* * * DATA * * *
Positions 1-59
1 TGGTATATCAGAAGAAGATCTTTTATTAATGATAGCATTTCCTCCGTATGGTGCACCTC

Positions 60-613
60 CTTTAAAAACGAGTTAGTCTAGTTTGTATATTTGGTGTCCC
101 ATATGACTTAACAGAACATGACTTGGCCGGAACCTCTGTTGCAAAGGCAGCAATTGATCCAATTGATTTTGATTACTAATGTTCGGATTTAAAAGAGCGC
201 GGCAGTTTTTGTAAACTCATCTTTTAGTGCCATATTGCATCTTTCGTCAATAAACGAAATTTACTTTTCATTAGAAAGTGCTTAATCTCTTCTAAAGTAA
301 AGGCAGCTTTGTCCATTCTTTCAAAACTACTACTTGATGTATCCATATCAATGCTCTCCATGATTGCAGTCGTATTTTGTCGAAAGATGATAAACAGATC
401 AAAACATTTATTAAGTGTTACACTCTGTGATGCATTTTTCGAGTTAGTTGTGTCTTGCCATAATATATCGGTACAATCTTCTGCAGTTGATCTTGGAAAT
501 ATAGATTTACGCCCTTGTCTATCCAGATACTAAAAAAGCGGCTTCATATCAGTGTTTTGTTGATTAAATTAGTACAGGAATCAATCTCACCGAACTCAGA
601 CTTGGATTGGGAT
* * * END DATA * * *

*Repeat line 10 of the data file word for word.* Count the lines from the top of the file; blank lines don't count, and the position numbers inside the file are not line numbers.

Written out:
601 CTTGGATTGGGAT